The World Veterinary Association (WVA) and HealthforAnimals have announced a new collaboration, Animal Health Matters, which highlights how the greatest global challenges, from food security to zoonotic disease, cannot be conquered without managing and controlling disease in animals.
“It’s simple. Animal health matters. Recognizing this must be the starting point for tackling some of the world’s most difficult challenges,” explains Dr Rene Carlson, President of the WVA.
“Rabies is one of the clearest examples of the importance of collaboration — 95% of all human cases originate from a dog bite. This devastating, but preventable, disease kills 60,000 people every year, yet better dog vaccination programs would protect animal health whilst dramatically reducing the risk to humans.
“Likewise, topics such as antimicrobial resistance are beginning to be better understood, but more needs to be done to show why animal health matters, which is a key driver behind our latest collaboration with HealthforAnimals,” she adds.
The new online resource (Animal Health Matters) aims to educate and build greater awareness of the most pressing issues in animal and human health, including zoonotic disease, antimicrobial resistance, global food security and the future role and health of companion animals. Factors such as the impact of global conflicts, trade, how healthier animals mean healthier families and the ongoing focus on zoonotic disease are all debated within the new online resource.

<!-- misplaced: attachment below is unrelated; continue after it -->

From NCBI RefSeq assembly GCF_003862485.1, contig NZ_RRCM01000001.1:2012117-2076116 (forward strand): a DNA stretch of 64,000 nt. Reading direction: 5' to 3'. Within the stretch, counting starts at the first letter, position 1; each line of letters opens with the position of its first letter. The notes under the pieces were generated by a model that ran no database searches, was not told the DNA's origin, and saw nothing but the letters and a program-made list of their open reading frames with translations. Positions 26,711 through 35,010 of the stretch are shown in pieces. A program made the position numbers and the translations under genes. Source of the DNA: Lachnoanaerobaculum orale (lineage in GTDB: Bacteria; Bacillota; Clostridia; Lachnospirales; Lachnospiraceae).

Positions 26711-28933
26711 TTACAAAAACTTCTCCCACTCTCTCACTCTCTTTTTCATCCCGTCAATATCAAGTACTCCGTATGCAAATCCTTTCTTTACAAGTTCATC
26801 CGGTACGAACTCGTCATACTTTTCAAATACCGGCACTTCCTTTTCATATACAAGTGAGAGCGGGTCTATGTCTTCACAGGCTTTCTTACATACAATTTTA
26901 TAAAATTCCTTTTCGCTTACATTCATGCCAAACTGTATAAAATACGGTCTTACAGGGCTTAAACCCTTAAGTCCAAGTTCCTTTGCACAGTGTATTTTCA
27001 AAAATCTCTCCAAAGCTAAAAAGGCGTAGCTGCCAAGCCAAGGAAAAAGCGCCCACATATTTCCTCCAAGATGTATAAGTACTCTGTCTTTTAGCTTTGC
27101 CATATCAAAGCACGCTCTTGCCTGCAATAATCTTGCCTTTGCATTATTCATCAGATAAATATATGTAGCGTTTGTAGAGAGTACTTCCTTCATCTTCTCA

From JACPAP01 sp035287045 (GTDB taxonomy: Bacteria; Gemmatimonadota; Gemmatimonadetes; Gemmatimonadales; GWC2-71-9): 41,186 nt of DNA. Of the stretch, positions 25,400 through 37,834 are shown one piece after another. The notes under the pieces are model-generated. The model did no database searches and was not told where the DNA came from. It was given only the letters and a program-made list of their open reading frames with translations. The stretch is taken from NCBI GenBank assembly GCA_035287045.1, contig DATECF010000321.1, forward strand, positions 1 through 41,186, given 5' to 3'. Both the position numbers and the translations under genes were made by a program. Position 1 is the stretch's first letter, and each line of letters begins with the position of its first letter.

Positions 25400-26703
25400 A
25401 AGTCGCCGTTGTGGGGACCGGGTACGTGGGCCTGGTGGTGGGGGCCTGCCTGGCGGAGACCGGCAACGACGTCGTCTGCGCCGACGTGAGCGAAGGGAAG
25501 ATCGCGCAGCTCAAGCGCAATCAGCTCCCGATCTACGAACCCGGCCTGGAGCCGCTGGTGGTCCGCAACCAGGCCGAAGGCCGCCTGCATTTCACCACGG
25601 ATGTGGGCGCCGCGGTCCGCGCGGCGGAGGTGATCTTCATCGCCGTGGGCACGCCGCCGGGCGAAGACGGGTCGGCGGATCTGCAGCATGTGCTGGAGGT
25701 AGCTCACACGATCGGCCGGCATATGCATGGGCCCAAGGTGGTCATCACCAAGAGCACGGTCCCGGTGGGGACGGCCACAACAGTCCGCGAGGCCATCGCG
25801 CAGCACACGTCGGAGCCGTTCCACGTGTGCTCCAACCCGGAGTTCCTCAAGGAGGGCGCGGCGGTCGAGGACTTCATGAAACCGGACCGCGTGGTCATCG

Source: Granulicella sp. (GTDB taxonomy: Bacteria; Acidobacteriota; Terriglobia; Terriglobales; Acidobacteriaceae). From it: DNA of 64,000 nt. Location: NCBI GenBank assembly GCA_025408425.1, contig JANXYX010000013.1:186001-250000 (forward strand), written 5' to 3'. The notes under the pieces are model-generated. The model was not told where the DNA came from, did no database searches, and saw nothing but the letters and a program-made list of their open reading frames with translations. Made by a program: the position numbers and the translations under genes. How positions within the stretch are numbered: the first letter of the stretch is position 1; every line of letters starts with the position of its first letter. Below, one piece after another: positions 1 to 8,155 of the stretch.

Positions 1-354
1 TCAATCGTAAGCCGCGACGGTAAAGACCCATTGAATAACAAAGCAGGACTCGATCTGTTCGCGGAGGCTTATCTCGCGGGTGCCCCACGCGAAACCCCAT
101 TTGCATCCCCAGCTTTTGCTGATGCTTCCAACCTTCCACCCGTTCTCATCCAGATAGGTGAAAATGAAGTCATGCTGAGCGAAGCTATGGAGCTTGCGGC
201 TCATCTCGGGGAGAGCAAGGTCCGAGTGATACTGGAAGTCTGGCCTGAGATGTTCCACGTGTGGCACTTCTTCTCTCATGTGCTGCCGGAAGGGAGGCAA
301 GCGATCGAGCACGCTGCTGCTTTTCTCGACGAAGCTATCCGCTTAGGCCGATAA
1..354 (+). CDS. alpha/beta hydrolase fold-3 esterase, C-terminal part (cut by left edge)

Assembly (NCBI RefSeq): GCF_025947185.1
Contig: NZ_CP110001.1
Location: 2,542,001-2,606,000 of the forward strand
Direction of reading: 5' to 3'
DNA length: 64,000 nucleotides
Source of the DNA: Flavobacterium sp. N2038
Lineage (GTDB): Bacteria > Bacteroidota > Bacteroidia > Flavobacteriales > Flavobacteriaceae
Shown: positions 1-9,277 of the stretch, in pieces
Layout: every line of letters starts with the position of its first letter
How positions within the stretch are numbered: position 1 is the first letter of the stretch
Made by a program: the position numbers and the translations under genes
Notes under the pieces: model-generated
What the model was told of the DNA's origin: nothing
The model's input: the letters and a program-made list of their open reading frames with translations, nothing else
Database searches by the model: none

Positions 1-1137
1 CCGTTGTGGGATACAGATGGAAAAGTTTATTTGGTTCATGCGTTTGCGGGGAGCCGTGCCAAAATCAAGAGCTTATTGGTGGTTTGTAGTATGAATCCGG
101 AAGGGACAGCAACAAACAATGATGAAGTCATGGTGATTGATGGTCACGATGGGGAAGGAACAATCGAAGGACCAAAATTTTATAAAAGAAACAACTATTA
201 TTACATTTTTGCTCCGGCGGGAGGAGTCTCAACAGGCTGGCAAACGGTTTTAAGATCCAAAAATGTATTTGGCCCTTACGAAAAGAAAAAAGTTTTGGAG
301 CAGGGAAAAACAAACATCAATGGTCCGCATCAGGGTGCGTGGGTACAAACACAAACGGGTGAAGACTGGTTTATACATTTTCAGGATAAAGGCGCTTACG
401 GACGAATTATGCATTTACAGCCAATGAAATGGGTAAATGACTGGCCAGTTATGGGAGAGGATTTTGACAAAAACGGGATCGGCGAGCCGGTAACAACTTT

As well as addressing the current trends affecting the industry, Animal Health Matters also looks to the longer term with items such as ‘Five trends for the next five years’, which assess the impact of new and emerging factors influencing animal health. These ‘Five trends’ include factors such as better surveillance systems for disease threat identification, how portable technologies are helping to fill the void in information about the movement and emergence of livestock disease, and how the role of new technologies, such as satellite data and smart ear tagging, are helping developed and developing nation farmers detect disease sooner.
“Animal Health Matters comes at a time when awareness of topics like ‘One Health’ and Zoonotic disease are beginning to be better understood by all animal health professionals, particularly the veterinary profession,” explains Carel du Marchie Sarvaas, Executive Director for HealthforAnimals. “The new website not only takes stock of the current state of the industry, and the challenges it faces now, but goes a step further and looks to the next 10, 20, 30 years and the issues facing a more globalized world, as well as outlining the potential dangers of not working more collaboratively with human health.”
The role of education specifically, and how it’s evolving to incorporate more ‘One Health’ issues also forms part of the report, and the WVA is encouraged particularly by the gradual move away from siloed teaching methods. “One Health is definitely better understood by studying and newly qualified veterinary professionals,” insists Dr. Carlson. “The proof of which is that we’re seeing a greater understanding among our young professionals of the need to align with medical professionals on how to apply preventative measures.”
To learn more about why animal health matters, or to sign up to the new monthly newsletter, visit www.animalhealthmatters.org.